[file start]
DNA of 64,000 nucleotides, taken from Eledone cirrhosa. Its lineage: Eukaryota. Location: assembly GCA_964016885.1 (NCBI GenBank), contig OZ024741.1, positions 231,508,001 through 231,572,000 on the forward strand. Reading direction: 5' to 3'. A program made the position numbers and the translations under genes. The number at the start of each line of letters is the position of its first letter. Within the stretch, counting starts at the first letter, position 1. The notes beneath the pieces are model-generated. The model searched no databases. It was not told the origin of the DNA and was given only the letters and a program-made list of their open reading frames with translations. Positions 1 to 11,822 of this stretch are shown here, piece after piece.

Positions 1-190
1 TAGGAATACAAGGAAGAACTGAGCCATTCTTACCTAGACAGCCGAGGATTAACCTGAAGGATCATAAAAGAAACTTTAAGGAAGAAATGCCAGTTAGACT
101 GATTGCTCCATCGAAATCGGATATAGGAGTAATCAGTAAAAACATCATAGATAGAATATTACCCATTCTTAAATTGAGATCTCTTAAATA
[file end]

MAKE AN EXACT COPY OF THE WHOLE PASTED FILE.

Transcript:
DNA of 64,000 nucleotides, taken from Eledone cirrhosa. Its lineage: Eukaryota. Location: assembly GCA_964016885.1 (NCBI GenBank), contig OZ024741.1, positions 231,508,001 through 231,572,000 on the forward strand. Reading direction: 5' to 3'. A program made the position numbers and the translations under genes. The number at the start of each line of letters is the position of its first letter. Within the stretch, counting starts at the first letter, position 1. The notes beneath the pieces are model-generated. The model searched no databases. It was not told the origin of the DNA and was given only the letters and a program-made list of their open reading frames with translations. Positions 1 to 11,822 of this stretch are shown here, piece after piece.

Positions 1-190
1 TAGGAATACAAGGAAGAACTGAGCCATTCTTACCTAGACAGCCGAGGATTAACCTGAAGGATCATAAAAGAAACTTTAAGGAAGAAATGCCAGTTAGACT
101 GATTGCTCCATCGAAATCGGATATAGGAGTAATCAGTAAAAACATCATAGATAGAATATTACCCATTCTTAAATTGAGATCTCTTAAATA